One day, after deciding to physically change my lifestyle in order to maintain a healthy existence, I started to feel more invigorated about my day-to-day life.

I was beginning to lose weight and feel physically better in more ways than one. That's when my anxiety attacks began.

Tightness filled my chest; numbness and tingling grew in my left arm. I clutched my heart for dear life.

This was it, I was having a heart attack, and my life would surely end.

I was so afraid of the possibility that I may not have the opportunity to accomplish what I had always dreamed to.

What about my career? What about my goals? What about my future?

The pain finally subsided after a few hours, and that's when I realized an overhaul of my physically-unhealthy habits would not be enough to achieve true happiness.

I would need to get to the root of things emotionally in order to be able to feel whole again.

I searched deep inside and found something I never thought existed: faith.

Everything that occurs within our personal timelines as human beings has a specific purpose.

Though it may seem completely and utterly terrible and inconvenient, if you are capable of finding the good in that negative situation, your life will become all the more better, almost instantaneously.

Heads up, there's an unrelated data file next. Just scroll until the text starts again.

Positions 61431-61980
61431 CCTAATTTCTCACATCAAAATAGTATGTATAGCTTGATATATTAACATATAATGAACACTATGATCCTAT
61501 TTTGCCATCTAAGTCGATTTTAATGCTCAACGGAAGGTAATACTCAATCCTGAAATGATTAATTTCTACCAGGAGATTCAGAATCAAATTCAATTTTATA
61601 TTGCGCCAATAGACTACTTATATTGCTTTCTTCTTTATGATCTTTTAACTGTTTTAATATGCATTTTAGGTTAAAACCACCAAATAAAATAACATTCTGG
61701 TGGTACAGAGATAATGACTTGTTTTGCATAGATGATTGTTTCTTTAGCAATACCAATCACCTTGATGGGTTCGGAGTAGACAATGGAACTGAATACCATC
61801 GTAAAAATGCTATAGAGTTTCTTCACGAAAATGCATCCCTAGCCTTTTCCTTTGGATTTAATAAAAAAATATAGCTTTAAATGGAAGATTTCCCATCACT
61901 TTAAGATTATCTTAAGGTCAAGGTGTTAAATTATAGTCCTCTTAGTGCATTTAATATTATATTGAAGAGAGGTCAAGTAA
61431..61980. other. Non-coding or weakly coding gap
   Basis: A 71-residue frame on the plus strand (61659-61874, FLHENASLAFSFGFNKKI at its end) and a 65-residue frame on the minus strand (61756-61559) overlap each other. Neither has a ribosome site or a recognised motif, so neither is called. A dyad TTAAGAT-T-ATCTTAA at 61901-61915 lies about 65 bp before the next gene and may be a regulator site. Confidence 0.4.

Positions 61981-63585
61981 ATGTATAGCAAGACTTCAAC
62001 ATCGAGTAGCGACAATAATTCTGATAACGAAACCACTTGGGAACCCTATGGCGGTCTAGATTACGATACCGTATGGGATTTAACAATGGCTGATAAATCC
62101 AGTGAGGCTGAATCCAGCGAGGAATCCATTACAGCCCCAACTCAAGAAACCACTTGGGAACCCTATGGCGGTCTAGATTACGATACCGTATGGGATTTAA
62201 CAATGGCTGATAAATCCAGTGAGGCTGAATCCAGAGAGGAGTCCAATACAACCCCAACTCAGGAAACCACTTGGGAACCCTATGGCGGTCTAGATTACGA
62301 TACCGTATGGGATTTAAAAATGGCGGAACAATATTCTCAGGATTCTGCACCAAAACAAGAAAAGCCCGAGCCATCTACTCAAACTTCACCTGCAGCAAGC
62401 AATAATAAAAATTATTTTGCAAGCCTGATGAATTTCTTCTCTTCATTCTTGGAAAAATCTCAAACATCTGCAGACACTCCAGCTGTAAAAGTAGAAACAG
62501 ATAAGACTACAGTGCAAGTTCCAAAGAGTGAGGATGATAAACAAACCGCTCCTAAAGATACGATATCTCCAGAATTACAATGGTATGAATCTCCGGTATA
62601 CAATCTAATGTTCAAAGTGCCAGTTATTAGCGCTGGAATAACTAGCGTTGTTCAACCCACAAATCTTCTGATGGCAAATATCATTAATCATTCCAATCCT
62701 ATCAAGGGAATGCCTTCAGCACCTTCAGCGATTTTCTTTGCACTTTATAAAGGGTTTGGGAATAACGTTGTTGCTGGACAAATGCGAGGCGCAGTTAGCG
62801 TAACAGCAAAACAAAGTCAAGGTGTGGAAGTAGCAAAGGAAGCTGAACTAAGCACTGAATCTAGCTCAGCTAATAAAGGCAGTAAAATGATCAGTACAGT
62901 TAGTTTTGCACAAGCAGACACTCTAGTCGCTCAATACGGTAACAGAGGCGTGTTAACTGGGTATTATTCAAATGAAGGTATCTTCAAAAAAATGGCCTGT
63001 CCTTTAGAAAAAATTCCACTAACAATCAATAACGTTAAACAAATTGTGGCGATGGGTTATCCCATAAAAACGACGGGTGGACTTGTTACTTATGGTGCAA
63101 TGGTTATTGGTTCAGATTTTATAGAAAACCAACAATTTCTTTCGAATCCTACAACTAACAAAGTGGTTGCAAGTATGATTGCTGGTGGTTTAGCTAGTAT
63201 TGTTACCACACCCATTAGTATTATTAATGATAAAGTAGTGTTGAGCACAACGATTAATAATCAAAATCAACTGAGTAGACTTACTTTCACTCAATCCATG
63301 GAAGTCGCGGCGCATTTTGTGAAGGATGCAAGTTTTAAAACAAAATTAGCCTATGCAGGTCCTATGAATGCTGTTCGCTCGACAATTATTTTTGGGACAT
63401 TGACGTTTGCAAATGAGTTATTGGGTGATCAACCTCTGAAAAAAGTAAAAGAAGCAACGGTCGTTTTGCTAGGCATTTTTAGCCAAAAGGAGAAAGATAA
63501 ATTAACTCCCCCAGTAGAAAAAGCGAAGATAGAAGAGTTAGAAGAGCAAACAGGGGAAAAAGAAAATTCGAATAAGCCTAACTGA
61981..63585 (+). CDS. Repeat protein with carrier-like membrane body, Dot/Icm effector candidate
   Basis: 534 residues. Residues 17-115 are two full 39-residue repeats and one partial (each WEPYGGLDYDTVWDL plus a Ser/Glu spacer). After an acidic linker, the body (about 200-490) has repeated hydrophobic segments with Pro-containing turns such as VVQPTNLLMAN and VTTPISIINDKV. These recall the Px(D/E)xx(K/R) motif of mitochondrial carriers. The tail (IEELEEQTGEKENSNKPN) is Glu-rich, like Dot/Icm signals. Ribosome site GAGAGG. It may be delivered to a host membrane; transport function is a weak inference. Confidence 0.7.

This takes hard work on your way of looking at things around you, but with time, it will evolve into a whole new outlook.

This will enable a more positive way of living.

Trusting there is a reason we are here on this planet is a must.

If you are capable of accepting there is a reason to life, contentment will manifest within you.

If one roams through this life with nothing to live for, his or her time on Earth will remain dreadful.

Your fate is in your own hands, but to know there is a final outcome predetermined for us is a type of comfort one cannot achieve any other way.

Live like it's your last day every day.

If you push off everything for next year, next month, next week or even for tomorrow, you will subconsciously anxiously await what's to come.

However, if you do things spontaneously without the fear of what might happen, the outcome will revitalize you.